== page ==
Staff Publications

Staff Publications

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    'Staff publications' is the digital repository of Wageningen University & Research

    'Staff publications' contains references to publications authored by Wageningen University staff from 1976 onward.

    Publications authored by the staff of the Research Institutes are available from 1995 onwards.

    Full text documents are added when available. The database is updated daily and currently holds about 240,000 items, of which 72,000 in open access.

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Record number 367561
Title Applying modelling experiences from the past to shape crop systems biology : the need to converge crop physiology and functional genomics
Author(s) Yin, X.; Struik, P.C.
Source New Phytologist 179 (2008)3. - ISSN 0028-646X - p. 629 - 642.
DOI https://doi.org/10.1111/j.1469-8137.2008.02424.x
Department(s) Crop and Weed Ecology
PE&RC
Publication type Refereed Article in a scientific journal
Publication year 2008
Keyword(s) to-phenotype relationships - quantitative trait loci - in-silico plant - c-3 photosynthesis - genetic-control - flowering time - use efficiency - ecophysiological model - co2 concentrations - increase yield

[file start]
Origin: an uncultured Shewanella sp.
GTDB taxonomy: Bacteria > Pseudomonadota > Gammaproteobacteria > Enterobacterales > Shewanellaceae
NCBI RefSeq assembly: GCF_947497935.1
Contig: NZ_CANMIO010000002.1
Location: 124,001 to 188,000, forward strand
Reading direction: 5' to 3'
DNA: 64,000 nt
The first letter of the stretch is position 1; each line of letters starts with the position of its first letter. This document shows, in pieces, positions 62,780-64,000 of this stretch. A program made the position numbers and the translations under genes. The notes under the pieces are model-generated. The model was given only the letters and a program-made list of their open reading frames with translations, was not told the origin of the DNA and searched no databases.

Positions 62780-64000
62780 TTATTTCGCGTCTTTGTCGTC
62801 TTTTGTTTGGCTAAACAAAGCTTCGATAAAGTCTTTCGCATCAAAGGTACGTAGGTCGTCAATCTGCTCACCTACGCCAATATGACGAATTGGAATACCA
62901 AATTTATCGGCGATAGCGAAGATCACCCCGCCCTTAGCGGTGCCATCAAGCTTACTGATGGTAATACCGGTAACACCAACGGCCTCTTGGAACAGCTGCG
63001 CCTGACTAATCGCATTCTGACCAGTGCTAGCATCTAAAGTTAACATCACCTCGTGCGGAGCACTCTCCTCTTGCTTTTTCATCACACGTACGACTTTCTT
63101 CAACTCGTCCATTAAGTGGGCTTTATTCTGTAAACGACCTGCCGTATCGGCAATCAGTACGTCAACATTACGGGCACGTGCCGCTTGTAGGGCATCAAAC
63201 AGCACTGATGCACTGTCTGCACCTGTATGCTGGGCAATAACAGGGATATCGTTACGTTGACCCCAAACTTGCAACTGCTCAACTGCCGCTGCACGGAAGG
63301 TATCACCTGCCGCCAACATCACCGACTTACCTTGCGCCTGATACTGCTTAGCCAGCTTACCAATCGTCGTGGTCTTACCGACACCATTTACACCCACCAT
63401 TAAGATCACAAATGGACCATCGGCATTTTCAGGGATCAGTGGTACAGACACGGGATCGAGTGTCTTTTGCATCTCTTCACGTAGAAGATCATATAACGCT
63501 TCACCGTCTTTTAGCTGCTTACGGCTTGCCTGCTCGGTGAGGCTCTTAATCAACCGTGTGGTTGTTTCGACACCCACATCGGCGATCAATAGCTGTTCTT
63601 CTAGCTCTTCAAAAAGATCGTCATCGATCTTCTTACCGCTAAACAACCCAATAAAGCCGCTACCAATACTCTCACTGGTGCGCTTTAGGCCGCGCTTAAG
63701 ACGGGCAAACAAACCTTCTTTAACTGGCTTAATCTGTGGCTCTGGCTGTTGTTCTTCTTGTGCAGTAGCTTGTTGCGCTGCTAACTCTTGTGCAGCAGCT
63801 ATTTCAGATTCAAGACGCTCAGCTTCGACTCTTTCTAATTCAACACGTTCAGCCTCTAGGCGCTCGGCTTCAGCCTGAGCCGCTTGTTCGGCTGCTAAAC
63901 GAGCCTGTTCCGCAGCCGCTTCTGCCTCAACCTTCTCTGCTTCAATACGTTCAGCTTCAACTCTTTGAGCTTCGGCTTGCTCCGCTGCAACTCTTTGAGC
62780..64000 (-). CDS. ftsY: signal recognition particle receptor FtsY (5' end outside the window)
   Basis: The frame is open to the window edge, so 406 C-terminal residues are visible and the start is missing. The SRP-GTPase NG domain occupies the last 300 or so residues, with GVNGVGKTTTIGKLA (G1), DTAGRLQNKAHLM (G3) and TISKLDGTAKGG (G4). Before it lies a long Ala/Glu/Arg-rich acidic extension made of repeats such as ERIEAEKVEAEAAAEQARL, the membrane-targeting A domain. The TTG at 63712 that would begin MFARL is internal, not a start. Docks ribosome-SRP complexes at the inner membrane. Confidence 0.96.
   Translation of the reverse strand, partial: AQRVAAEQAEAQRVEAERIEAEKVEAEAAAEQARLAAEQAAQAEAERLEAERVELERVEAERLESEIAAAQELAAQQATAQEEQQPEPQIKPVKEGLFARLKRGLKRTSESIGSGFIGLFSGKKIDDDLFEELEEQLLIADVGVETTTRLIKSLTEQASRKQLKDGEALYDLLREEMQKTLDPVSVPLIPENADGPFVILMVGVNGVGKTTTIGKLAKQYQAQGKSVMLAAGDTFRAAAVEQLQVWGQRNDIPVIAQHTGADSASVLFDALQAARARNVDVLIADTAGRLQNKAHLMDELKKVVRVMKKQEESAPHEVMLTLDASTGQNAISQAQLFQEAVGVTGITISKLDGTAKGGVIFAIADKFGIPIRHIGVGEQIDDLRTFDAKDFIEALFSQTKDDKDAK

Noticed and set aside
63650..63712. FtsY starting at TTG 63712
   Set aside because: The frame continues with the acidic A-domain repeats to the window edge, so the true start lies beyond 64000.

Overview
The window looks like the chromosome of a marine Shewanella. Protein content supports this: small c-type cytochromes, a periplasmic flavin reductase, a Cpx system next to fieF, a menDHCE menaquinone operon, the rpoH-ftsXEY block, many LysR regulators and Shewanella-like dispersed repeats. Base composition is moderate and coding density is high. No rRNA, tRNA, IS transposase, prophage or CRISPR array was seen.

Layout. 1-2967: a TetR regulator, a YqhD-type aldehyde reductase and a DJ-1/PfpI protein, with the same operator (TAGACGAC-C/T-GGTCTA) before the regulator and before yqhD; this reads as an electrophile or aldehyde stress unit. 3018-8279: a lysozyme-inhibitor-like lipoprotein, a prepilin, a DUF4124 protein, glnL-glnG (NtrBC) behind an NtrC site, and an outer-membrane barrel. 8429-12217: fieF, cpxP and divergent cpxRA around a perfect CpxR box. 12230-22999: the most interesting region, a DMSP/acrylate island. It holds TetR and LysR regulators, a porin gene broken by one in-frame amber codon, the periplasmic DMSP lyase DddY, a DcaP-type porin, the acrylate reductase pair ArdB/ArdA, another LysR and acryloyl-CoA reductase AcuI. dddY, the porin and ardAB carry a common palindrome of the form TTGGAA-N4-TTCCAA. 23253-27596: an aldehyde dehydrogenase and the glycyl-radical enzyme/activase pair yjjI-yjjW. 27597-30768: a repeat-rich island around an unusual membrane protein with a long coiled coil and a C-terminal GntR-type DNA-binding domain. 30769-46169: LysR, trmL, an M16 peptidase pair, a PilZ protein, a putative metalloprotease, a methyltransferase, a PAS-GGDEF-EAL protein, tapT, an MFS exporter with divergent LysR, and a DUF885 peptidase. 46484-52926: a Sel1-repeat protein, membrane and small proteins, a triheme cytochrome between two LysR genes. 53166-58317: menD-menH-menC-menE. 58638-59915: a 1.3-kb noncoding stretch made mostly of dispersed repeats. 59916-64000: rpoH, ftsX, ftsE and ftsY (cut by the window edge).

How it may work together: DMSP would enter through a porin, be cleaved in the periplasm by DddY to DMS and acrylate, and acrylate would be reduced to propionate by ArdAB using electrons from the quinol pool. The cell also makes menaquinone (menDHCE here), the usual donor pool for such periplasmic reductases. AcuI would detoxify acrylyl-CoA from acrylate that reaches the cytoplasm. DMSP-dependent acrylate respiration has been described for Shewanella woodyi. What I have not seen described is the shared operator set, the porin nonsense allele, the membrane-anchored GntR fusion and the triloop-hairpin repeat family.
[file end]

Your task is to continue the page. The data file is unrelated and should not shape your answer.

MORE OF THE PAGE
Abstract Functional genomics has been driven greatly by emerging experimental technologies. Its development as a scientific discipline will be enhanced by systems biology, which generates novel, quantitative hypotheses via modelling. However, in order to better assist crop improvement, the impact of developing functional genomics needs to be assessed at the crop level, given a projected diminishing effect of genetic alteration on phenotypes from the molecule to crop levels. This review illustrates a recently proposed research field, crop systems biology, which is located at the crossroads of crop physiology and functional genomics, and intends to promote communications between the two. Past experiences with modelling whole-crop physiology indicate that the layered structure of biological systems should be taken into account. Moreover, modelling not only plays a role in data synthesis and quantitative prediction, but certainly also in heuristics and system design. These roles of modelling can be applied to crop systems biology to enhance its contribution to our understanding of complex crop phenotypes and subsequently to crop improvement. The success of crop systems biology needs commitments from scientists along the entire knowledge chain of plant biology, from molecule or gene to crop and agro-ecosystem
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